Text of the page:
People Like Us
- 1h 54m
PRICING SUBJECT TO CHANGE. Confirm current pricing with applicable retailer. All transactions subject to applicable license terms and conditions.
From DreamWorks Pictures, the studio that brought you The Help, comes the smart and witty drama People Like Us, featuring an all-star cast, including Chris Pine (Star Trek), Elizabeth Banks (The Hunger Games), award-winning Michelle Pfeiffer and Olivia Wilde. Sam (Pine) is a twenty-something, fast-talking salesman whose latest deal collapses the day he learns his father has suddenly died. Against his wishes, Sam is called home to put his father's estate in order and reconnect with his estranged family. While there, he uncovers a startling secret that turns his entire world upside down — he has a 30-year-old sister he never knew existed. This is an inspirational and touching movie everyone can relate to.
Rotten Tomatoes® Score
Critics Consensus: Though calculated and melodramatic, People Like Us benefits from a pair of solid leads and its rare screenplay that caters to adult filmgoers.
It's encouraging to see a wielder of studio heft test his mettle with the all-too-human. In a seas...
June 22, 2017
More on Rotten Tomatoes
Common Sense Media
Common Sense Says
Sentimental drama is well acted but too mature for tweens.
What Parents Need to Know
Parents need to know that People Like Us is a drama that tackles mature themes, including adultery, abandonment, and the loss of a father. Starring two actors who are popular with both teens and adults (Star Trek's Chris Pine and The Hunger Games' Elizabeth Banks), the story follows two long-lost half siblings who discover each other after their father's death. Strong language includes a couple of "f--k"s (one of which is said by an 11-year-old), and a kid punches a classmate and blows up his pool as a joke. A single mother has a quickie with a friend (no nudity), and two adults kiss a few times. An alcoholic mentions her past struggles with substance abuse and promiscuity, and a dead man's many flaws (infidelity, lying, leaving a child behind) are discussed over and over again. Blended families may bristle at the way a man and his wife dealt with his child from an extramarital relationship.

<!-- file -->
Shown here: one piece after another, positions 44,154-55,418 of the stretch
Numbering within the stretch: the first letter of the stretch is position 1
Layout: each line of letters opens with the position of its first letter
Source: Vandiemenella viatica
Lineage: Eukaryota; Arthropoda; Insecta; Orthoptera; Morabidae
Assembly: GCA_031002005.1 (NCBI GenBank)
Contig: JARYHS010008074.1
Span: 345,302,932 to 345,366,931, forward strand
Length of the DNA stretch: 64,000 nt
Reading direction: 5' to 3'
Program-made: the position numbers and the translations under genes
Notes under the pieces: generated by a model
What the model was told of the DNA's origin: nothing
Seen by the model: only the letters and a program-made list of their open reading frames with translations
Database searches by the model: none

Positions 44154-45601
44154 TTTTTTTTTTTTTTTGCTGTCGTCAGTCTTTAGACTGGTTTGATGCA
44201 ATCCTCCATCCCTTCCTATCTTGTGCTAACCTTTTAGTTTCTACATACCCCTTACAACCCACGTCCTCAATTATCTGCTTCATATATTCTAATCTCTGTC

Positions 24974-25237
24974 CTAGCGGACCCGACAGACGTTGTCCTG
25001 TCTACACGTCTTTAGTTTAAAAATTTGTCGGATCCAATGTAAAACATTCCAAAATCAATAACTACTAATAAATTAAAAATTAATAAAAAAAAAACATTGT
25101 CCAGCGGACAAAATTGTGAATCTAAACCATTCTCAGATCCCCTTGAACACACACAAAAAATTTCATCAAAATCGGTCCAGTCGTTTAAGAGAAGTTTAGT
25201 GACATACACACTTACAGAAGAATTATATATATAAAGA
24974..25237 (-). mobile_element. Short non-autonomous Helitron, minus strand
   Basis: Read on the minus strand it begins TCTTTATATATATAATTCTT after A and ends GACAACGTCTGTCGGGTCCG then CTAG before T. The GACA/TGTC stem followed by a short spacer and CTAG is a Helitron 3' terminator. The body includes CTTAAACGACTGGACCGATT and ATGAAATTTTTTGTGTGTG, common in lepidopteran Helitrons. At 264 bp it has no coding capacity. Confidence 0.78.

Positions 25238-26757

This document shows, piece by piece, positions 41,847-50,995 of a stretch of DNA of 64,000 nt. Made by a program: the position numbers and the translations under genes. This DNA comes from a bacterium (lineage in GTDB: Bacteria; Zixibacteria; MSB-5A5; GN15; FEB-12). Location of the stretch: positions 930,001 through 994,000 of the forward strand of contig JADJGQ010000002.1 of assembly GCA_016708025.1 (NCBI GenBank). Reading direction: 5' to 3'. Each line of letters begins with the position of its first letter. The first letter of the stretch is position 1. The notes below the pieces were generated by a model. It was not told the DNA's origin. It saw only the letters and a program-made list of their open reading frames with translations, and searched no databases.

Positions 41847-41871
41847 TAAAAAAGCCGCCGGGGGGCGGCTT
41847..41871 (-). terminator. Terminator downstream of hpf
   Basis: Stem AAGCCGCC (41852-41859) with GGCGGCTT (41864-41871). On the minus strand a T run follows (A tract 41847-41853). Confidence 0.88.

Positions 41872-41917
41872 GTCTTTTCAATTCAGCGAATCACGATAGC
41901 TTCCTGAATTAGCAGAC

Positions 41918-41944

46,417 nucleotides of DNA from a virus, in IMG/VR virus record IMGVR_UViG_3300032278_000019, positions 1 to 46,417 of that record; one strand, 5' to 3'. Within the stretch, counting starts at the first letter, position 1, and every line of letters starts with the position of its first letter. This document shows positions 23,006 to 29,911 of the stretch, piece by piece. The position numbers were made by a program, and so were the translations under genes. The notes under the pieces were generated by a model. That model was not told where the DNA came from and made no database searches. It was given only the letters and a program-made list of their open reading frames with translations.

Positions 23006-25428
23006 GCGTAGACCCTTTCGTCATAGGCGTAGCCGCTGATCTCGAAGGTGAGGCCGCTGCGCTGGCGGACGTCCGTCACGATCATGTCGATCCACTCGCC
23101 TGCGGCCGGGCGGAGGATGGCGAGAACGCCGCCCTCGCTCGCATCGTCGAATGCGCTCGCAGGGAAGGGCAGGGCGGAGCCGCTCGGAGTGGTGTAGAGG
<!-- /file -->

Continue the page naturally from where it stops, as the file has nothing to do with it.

A Lot or A Little?
The parents’ guide to what’s in this movie.
Positive Role Models
Drinking, Drugs & Smoking
More on Common Sense Media
- Release Date:June 29, 2012
- Languages:English, Spanish
- Captions:English, Spanish
- Audio Format:5.1
Resolution, color and audio quality may vary based on your device, browser and internet connection.Learn More